0
$\begingroup$

Within synapsids, there was a change from a lizard-like sprawling posture (like in pelycosaurs) to a more erect stance. Non-eucynodont eutherapsids seem to have had a facultatively erect hindlimb and sprawling or semierect forelimbs. Eucynodonts seem to have had an obligatorily erect hindlimb and semierect forelimbs. Yet so many mammals (especially monotremes) and one tritylodontid seem to have had non-erect hindlimbs. What could have driven them to a non-erect hindlimb? Were there mammals with facultatively erect hindlimbs?

$\endgroup$
  • 1
    $\begingroup$ Your main question is unclear to me. Please do not ask multiple questions. I would suggest that you rephrase your question title and the background so that your main question is clear. $\endgroup$ – WYSIWYG May 28 '19 at 12:13
  • $\begingroup$ Monotremes do not have a sprawling posture, squat posture is not the same as sprawling.Pleas ask only one question per question. $\endgroup$ – John May 29 '19 at 13:01
1
$\begingroup$

I think you are confused about what erect limbs means, monotremes have erect hindlimbs. Erect is not the same as pillar erect (which is exceedingly rare) Just because a limb is bent or a joint can rotate does not mean it is not an erect limb. More importantly terms like semi-erect don't actually mean much, it is a weak gradation not discrete categories. Like most things in biology nature does not respect our attempts to pigeon hole. Many animals can in fact switch between locomotive style.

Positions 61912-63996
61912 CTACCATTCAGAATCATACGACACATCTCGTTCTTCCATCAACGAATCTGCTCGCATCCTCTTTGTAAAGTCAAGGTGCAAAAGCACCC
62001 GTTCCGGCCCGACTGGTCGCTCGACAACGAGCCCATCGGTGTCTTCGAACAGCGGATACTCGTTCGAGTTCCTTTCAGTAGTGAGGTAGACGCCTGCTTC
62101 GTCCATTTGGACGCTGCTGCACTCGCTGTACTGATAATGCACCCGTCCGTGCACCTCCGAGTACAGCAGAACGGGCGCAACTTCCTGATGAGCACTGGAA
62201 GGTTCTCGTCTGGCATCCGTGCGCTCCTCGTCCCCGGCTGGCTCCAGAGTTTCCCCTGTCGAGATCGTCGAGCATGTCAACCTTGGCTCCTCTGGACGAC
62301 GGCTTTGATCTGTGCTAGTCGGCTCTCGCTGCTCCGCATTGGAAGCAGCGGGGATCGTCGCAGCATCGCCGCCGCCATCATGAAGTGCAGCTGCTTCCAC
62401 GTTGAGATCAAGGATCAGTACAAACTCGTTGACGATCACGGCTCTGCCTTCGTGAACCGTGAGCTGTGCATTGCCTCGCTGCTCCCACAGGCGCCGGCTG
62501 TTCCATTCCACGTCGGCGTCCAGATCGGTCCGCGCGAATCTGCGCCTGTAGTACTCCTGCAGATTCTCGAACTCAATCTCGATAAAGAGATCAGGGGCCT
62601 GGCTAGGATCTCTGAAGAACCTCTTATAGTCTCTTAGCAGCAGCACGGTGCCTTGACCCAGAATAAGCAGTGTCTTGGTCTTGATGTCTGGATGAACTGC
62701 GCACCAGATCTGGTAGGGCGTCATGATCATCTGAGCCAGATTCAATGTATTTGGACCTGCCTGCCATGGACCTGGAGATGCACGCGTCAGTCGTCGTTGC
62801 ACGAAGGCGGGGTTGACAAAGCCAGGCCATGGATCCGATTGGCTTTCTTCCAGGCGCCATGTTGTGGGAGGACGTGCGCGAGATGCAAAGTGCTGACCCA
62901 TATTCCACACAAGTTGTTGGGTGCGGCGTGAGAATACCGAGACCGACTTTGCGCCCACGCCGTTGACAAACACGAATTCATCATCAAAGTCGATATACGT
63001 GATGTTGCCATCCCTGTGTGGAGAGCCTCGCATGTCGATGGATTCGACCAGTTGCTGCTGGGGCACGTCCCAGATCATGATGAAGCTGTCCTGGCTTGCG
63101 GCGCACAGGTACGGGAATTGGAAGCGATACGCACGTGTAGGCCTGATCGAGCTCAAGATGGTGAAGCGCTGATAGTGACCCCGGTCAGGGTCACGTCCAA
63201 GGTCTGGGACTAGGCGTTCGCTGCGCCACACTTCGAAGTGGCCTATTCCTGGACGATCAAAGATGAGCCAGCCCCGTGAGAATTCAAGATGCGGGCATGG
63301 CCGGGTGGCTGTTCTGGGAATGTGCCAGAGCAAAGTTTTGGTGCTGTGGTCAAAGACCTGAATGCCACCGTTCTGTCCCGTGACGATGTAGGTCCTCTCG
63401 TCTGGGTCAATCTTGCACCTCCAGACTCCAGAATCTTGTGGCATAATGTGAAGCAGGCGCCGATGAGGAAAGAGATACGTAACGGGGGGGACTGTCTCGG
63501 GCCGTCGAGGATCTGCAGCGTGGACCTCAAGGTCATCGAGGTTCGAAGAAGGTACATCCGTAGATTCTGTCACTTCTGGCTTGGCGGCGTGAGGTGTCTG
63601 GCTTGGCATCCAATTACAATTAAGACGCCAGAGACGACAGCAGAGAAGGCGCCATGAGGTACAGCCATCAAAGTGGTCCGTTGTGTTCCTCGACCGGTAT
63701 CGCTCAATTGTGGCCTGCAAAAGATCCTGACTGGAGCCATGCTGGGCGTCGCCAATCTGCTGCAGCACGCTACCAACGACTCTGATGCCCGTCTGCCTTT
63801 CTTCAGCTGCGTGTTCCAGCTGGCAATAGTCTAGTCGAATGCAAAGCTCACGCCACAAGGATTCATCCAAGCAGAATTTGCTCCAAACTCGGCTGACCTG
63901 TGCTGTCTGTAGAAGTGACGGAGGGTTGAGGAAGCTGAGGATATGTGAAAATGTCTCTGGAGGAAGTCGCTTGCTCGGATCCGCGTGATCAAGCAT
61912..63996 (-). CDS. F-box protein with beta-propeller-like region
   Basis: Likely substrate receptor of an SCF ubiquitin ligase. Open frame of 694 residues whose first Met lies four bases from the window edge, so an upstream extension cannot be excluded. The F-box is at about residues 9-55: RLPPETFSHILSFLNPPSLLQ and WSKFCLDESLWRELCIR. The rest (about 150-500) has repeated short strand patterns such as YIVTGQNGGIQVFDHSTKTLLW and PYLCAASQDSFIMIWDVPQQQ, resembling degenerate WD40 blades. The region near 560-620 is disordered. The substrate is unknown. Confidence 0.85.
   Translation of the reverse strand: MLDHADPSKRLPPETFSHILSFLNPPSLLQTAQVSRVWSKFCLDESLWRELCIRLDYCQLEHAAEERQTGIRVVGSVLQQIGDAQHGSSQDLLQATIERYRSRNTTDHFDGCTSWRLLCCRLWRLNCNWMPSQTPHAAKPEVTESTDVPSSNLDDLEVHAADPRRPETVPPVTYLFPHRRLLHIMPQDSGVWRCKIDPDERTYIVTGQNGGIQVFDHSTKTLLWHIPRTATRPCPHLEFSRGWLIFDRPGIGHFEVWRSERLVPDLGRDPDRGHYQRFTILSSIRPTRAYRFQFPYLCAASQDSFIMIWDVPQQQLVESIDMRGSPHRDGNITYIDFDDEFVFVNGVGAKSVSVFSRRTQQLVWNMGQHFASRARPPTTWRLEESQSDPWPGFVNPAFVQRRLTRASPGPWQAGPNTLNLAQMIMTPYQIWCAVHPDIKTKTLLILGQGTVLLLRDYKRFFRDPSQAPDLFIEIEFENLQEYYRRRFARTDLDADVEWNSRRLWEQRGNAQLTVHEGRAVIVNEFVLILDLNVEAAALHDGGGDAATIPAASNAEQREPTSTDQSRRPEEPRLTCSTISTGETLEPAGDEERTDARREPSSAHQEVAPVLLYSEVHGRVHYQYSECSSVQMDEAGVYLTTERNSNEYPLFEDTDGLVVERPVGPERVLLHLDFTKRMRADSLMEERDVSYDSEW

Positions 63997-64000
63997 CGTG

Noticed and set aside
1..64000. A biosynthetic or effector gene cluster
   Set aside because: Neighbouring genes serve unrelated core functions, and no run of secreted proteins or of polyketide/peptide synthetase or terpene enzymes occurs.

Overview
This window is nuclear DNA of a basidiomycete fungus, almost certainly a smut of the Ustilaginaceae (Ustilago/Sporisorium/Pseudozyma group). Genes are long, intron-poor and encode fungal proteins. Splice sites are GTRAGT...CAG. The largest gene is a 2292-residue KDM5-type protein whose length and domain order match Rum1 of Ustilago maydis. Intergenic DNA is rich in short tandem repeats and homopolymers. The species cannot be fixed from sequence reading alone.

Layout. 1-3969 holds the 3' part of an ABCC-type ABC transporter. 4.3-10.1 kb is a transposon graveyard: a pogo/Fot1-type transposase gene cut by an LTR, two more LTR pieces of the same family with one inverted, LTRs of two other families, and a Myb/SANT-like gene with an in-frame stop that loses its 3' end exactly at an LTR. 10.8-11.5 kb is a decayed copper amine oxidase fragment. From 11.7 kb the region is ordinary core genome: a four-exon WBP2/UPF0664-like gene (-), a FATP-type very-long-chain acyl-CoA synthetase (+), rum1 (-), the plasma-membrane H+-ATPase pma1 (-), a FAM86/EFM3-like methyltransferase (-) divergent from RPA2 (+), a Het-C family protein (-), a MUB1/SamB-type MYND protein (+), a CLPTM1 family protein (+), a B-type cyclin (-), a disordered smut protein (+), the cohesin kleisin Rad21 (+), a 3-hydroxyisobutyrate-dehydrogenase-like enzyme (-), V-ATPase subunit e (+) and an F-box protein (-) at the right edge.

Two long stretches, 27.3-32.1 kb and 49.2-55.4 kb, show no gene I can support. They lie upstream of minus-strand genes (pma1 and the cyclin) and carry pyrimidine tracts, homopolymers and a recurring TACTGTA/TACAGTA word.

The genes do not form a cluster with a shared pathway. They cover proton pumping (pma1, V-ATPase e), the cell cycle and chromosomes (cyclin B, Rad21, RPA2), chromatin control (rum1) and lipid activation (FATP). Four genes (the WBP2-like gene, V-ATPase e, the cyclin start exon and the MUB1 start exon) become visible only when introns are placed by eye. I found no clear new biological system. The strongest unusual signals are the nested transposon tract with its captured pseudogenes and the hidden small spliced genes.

To answer your second question, limb posture is often modified for specialized environments like aquatic living or burrowing. Which is why seal and mole limbs also have odd arrangements.

$\endgroup$

Your Answer

By clicking “Post Your Answer”, you agree to our terms of service, privacy policy and cookie policy

Not the answer you're looking for? Browse other questions tagged or ask your own question.